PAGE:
TBC1D14 regulates autophagosome formation via Rab11- and ULK1-positive recycling endosomes.
Longatti A., Lamb CA., Razi M., Yoshimura S-I., Barr FA., Tooze SA.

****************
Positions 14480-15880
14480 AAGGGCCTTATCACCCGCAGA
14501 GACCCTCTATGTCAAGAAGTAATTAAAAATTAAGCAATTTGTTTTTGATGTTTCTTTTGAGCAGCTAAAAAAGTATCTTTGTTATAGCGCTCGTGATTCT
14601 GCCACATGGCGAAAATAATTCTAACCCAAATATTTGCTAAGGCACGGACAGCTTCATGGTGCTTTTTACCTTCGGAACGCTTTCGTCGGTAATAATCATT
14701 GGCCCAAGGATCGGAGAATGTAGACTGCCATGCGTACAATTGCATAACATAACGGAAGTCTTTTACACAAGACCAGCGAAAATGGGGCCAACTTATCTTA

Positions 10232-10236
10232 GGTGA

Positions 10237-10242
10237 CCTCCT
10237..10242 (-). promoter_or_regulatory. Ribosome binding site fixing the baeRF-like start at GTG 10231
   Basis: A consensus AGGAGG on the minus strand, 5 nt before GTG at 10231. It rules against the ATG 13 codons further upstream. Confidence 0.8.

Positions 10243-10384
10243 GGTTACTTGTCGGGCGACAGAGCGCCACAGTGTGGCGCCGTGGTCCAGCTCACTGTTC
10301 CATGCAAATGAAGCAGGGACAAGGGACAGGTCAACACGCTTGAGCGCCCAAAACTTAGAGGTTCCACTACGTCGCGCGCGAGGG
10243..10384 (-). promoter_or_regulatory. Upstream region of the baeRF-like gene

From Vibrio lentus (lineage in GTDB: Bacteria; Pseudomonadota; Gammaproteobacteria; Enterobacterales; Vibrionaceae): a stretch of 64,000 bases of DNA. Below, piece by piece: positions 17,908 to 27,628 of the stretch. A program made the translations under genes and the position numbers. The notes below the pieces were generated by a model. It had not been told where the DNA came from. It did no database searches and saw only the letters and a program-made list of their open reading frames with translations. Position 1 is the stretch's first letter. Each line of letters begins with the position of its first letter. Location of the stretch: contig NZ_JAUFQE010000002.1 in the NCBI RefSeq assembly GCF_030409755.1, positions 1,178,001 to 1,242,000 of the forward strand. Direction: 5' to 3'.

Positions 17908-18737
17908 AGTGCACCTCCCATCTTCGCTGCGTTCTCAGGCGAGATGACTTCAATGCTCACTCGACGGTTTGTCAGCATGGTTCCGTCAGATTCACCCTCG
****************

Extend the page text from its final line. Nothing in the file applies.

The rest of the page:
Autophagy is a bulk degradation process characterized by the formation of double membrane vesicles called autophagosomes. The exact molecular mechanism of autophagosome formation and the origin of the autophagosomal membrane remain unclear. We screened 38 human Tre-2/Bub2/Cdc16 domain-containing Rab guanosine triphosphatase-activating proteins (GAPs) and identified 11 negative regulators of starvation-induced autophagy. One of these putative RabGAPs, TBC1D14, colocalizes and interacts with the autophagy kinase ULK1. Overexpressed TBC1D14 tubulates ULK1-positive recycling endosomes (REs), impairing their function and inhibiting autophagosome formation. TBC1D14 binds activated Rab11 but is not a GAP for Rab11, and loss of Rab11 prevents TBC1D14-induced tubulation of REs. Furthermore, Rab11 is required for autophagosome formation. ULK1 and Atg9 are found on Rab11- and transferrin (Tfn) receptor (TfnR)-positive recycling endosomes. Amino acid starvation causes TBC1D14 to relocalize from REs to the Golgi complex, whereas TfnR and Tfn localize to forming autophagosomes, which are ULK1 and LC3 positive. Thus, TBC1D14- and Rab11-dependent vesicular transport from REs contributes to and regulates starvation-induced autophagy.